Inspenet, August 15, 2023.
The United Nations Development Program (UNDP) has successfully completed the transfer of oil from the supertanker FSO Safer in waters off Yemen’s Red Sea coast, removing the immediate threat of a potential massive spill.
For several years, the FSO Safer vessel was at risk of rupture or explosion. A major spill from this ship would have caused both an environmental and humanitarian crisis, according to the United Nations Office.
Extraction of crude oil from the ship FSO Safer
Oil stored on the FSO Safer was transferred to the replacement vessel MOST Yemen (formerly known as Nautica) in a ship-to-ship transfer operation that began on 25 July. On-site preparations for this operation had been carried out by the SMIT company, a subsidiary of Boskalis, since May.
As much of the 1.14 million barrels of oil as possible has been extracted. However, there is still less than 2% of the original load, which is mixed with sediment and will be removed during the final cleanup phase.
United Nations Secretary-General António Guterres said: “I welcome the news that the transfer of oil from the FSO Safer has been safely completed today. The United Nations-led operation has averted what could have been an environmental and humanitarian catastrophe of overwhelming magnitude.”
Likewise, the Administrator of the PNUD, Achim Steiner, affirmed that “it is a moment of pride for the many people of the United Nations system, as well as for our donors and partners, who have worked tirelessly during the last months and years to avoid a disaster in a country already vulnerable after a protracted conflict. Much remains to be done, but today we can confidently say that the immediate threat of a spill has been averted.”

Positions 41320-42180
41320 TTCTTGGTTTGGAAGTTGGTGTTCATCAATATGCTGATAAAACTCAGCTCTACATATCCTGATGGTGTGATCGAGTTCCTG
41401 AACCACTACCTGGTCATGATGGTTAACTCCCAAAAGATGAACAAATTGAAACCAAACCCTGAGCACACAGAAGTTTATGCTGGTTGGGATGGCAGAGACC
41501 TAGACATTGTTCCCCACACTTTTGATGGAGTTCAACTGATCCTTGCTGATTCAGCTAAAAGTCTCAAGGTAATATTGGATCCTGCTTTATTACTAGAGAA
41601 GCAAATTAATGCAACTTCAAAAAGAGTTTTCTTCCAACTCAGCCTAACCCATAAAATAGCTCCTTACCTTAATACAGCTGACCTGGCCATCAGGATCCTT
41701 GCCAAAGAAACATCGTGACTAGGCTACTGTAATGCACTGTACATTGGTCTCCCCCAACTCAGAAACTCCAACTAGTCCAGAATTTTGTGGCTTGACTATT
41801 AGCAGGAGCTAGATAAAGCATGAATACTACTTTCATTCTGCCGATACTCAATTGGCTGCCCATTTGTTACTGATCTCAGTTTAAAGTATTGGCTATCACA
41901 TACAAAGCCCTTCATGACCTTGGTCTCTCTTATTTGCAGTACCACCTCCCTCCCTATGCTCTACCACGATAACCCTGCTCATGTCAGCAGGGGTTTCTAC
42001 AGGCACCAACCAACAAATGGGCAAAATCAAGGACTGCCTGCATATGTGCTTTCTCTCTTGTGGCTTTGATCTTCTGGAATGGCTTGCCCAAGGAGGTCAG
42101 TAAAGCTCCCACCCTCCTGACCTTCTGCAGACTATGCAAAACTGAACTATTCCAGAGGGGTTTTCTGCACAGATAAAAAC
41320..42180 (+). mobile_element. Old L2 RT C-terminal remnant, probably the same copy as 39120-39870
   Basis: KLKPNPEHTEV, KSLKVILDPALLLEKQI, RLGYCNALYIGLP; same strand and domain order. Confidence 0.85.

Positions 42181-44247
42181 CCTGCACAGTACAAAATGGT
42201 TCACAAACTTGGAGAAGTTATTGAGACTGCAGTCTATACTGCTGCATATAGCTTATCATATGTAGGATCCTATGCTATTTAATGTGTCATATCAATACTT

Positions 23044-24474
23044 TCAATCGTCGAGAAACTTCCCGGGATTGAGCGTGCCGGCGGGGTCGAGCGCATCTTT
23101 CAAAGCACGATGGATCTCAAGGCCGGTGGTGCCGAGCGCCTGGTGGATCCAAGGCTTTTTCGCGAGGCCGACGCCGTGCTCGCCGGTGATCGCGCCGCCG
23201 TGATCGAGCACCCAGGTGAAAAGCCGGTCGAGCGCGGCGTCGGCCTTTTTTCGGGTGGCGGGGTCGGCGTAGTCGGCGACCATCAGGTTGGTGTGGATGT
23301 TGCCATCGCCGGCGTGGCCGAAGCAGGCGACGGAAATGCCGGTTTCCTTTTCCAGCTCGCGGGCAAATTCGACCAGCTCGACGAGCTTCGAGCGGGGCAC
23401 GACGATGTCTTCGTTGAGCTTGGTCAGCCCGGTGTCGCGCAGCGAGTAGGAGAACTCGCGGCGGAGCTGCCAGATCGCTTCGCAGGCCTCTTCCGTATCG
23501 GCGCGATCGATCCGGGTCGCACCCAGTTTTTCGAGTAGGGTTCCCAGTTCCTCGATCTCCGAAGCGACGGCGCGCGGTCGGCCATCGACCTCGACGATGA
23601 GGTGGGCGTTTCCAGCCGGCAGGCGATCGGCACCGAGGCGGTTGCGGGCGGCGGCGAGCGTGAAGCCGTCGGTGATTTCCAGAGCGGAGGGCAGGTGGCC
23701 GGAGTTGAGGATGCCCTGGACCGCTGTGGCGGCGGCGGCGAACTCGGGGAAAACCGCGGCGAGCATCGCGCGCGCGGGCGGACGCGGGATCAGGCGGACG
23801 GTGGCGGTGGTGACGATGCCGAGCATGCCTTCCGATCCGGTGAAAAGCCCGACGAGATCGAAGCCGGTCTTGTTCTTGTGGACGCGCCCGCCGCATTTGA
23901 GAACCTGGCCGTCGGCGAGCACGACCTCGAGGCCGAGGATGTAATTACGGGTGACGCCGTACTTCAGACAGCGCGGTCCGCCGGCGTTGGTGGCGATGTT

On the other hand, Peter Berdowski, CEO of Boskalis said: “I am very pleased that we have succeeded in extracting the oil from the FSO Safer and transferring it to a modern double hull tanker. With our rescue activities, we have once again averted a potential environmental disaster of unprecedented proportions.”
Additionally, various measures were taken to ensure a safe working environment. The necessary steps were then taken to transfer the oil to the very large capacity tanker Very Large Crude Carrier (VLCC) purchased by the UN.
The VLCC was moored alongside the FSO Safer on 23 July with the assistance of two Smit Lamnalco company tugs and oil booms were placed fore and aft between the two tankers as a precaution.
Subsequently, on July 25, the connection of the pipes for the transfer of oil between the FSO Safer and the VLCC was established, and hydraulic pumps were installed to facilitate the transfer of oil to the VLCC.
The remaining stages of the operation by SMIT Salvage include tank cleaning, which is anticipated to take approximately one week. Upon completion of these activities, the FSO Safer will be ready to be transported to an environmentally responsible scrapping process under UN supervision.
It should be noted that since 2015, the FSO had not undergone maintenance due to the conflict in Yemen, which caused it to deteriorate to the point of presenting an imminent risk of explosion or rupture. This situation raised serious concerns in both environmental and humanitarian terms, with the potential to cause devastation in the region.